On November 9 2010, Keith Yost, columnist with the Massachusetts Institute of Technology newspaper The Tech, published an opinion piece stating the case against high-speed rail (HSR) and large-scale infrastructure projects in general. In his article, ‘Derail high speed rail: It’s time to end the liberal fetishization of infrastructure’, Yost, who also blogs at The Sensible Technocrat, argues that the US should abandon proposals for high-speed rail because the potential cost is too high compared with the potential benefits. The pattern of urbanisation in the US makes HSR unviable, Yost contends. Homes and workplaces are spread across urban centres, making node-to-node transport such as HSR ill-suited to the needs of US citizens. The flexibility afforded by cars is a much better fit, he argues. This argument may apply to US HSR proposals, but it’s largely irrelevant to the Australian discussion.
The main proposal in Australia is for a high-speed rail link between Melbourne and Sydney. The link will provide an alternative to air transport. It’s not simply a substitute for existing rail and automobiles. When considering convenience you have to compare oranges with oranges. So, if the Australian line offers an alternative to air travel, one has to compare the convenience of HSR with the convenience of air travel. And not many people have a form of air transportation parked in their garage. Most of us have to travel to an airport, much as we would have to travel to a station if we were to use HSR. If this is also the case in the US, then the rejoinder also applies there.
Yost’s argument about the potential cost of HSR is much stronger, however. The magnetic levitation (Maglev) lines used for some (the most expensive) high-speed trains are estimated to cost up to US$300 million per mile. As well as the high estimated cost of line, Yost reports (drawing on research by Flyvbjerg, Holm and Buhl (2002, 2005)) that budgets for transport infrastructure projects blow out by a whopping 45 percent on average. This trend seems to hold for Australian infrastructure projects (think Myki and the desalination plant in recent Victorian history), which makes cost overruns a real problem — one that any government would have to realistically consider in its cost-benefit analysis.
Then we get to Yost’s arguments about the environmental benefits of HSR. He warns that even if travellers shift from air to high-speed rail, airlines are not likely to reduce their total number of flights. To compensate, airlines will simply use smaller planes. This is mere conjecture, however, and Yost produces no evidence for the claim.
He does, however, provide evidence for the claim that the impact of high-speed rail on carbon emission, oil consumption and oil imports will be negligible. He cites a US Congressional Research Service (CRS) report on high-speed rail, which found that many of the estimated environmental benefits of HSR are based on ‘assumed high passenger loads’ (CRS 2009, p. 16). Yost gives the impression that these assumptions are incorrect. But this is what the report’s summary actually states:
Proponents of HSR contend that it provides a number of direct and indirect benefits to travelers and the general public, some of which may not be apparent until far into the future. The extent of those benefits would depend largely on the level of ridership, which is difficult to forecast accurately … The level of ridership would depend, to some extent, on the adoption of policies that would encourage people to use high speed rail. High speed rail systems in other countries are part of national transportation policies which support HSR use through both incentives (e.g., widespread provision of a complementary mode, public transit) and of disincentives (e.g., policies which make automobile use more expensive, such as relatively high taxes on motor fuel). Without similar policies in place here, HSR ridership in the United States may not match expectations based on the experiences of other countries.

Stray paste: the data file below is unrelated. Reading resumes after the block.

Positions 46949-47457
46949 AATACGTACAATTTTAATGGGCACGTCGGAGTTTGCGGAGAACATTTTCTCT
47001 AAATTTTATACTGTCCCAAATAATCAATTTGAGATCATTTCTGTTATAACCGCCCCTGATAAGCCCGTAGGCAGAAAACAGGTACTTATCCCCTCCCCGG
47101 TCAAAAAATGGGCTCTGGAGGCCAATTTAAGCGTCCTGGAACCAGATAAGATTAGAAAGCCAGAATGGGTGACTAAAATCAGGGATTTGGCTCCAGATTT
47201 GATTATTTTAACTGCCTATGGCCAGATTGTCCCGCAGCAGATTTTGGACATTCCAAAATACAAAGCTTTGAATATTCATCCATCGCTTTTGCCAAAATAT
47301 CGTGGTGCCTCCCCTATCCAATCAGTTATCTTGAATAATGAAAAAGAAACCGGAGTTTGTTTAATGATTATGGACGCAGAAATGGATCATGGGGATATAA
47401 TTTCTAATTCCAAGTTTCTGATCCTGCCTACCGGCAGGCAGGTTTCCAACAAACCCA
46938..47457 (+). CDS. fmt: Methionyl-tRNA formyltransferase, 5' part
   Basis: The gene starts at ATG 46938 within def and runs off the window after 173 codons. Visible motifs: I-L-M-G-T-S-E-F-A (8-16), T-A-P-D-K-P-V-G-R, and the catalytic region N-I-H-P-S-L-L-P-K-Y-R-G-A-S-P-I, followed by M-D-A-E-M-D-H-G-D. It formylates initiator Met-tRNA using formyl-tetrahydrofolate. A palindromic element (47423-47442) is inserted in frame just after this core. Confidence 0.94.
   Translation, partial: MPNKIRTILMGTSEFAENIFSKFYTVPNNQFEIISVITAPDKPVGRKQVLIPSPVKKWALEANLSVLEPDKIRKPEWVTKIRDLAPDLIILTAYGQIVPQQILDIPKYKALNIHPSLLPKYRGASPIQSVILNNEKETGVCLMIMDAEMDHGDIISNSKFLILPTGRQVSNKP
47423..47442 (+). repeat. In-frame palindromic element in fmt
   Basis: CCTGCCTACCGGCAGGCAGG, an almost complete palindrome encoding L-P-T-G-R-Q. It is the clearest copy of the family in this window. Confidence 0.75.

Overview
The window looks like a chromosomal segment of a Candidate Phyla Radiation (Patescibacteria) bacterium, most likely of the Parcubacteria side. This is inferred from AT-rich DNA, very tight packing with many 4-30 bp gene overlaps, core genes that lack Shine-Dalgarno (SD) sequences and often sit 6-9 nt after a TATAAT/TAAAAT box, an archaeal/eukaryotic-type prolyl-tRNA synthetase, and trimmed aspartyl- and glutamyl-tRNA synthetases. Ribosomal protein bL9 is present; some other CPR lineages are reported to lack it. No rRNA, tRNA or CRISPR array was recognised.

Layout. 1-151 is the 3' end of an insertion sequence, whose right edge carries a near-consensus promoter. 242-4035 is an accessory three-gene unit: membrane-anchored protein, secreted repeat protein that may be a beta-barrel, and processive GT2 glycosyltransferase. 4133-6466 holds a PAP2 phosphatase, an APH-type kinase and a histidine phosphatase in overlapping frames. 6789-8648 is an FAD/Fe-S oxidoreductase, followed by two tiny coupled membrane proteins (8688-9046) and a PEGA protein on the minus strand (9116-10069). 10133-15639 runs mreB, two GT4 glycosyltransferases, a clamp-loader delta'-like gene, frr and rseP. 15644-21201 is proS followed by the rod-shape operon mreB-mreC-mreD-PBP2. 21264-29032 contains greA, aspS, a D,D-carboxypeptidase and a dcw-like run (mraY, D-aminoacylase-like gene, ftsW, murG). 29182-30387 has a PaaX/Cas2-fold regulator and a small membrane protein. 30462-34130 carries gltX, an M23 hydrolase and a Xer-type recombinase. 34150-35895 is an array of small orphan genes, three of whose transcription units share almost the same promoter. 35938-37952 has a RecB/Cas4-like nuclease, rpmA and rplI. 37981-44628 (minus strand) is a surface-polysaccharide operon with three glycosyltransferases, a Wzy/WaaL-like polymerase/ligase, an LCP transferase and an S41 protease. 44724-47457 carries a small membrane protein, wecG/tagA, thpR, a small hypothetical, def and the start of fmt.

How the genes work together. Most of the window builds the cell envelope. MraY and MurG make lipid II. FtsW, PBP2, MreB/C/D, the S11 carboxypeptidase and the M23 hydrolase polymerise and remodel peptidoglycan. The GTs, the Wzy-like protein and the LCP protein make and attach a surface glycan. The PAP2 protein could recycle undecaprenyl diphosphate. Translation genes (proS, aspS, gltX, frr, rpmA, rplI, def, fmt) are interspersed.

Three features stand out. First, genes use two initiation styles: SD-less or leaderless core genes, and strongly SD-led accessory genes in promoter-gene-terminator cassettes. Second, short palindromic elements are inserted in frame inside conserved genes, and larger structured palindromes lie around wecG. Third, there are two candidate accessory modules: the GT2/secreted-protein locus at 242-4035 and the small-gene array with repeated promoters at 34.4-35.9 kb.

(CRS 2009, p. 28)
The assumptions are not, therefore, incorrect. They are simply premised on government also introducing incentives and disincentives. Furthermore,
Many of the benefits ascribed to HSR, such as improved mobility, reductions in imported energy, reduced greenhouse gas emissions, and so forth, would come from very high speed rail lines. Yet very high speed lines are the most expensive and potentially risky investments from a costeffectiveness perspective.
(CRS 2009, p. 28)
The investment is risky. It may not be cost effective. But, as the CRS report concludes, it could provide the environmental benefits that Yost claims it will not. In fact, the section of the report that Yost draws on to make his claim that a US HSR line will not reduce carbon emissions, oil consumption and oil imports is actually a discussion in the UK Eddington Transport Study of a HSR line between London and Scotland (Eddington Transport Study 2006, p. 213).
Congressional Research Service 2009, High Speed Rail (HSR) in the United States, CRS Report for Congress.
CRS, see Congressional Research Service
Eddington Transport Study, see HM Treasury and Department for Transport
Flyvbjerg, B, Holm, MS & Buhl, S 2005, ‘How (In)accurate Are Demand Forecasts in Public Works Projects?’ Journal of the American Planning Association, vol. 71, no. 2 (Spring), pp. 131-146, retrieved 30 November 2010.
———— 2002, ‘Underestimating Costs in Public Works Projects: Error or Lie?’ Journal of the American Planning Association, vol. 68, no. 3 (Summer), pp. 279-295, retrieved 30 November 2010.
HM Treasury and Department for Transport 2006, The Eddington Transport Study: Main Report, Volume 3, London.
Yost, K 2010, ‘Derail high speed rail: It’s time to end the liberal fetishization of infrastructure’, The Tech, November 9.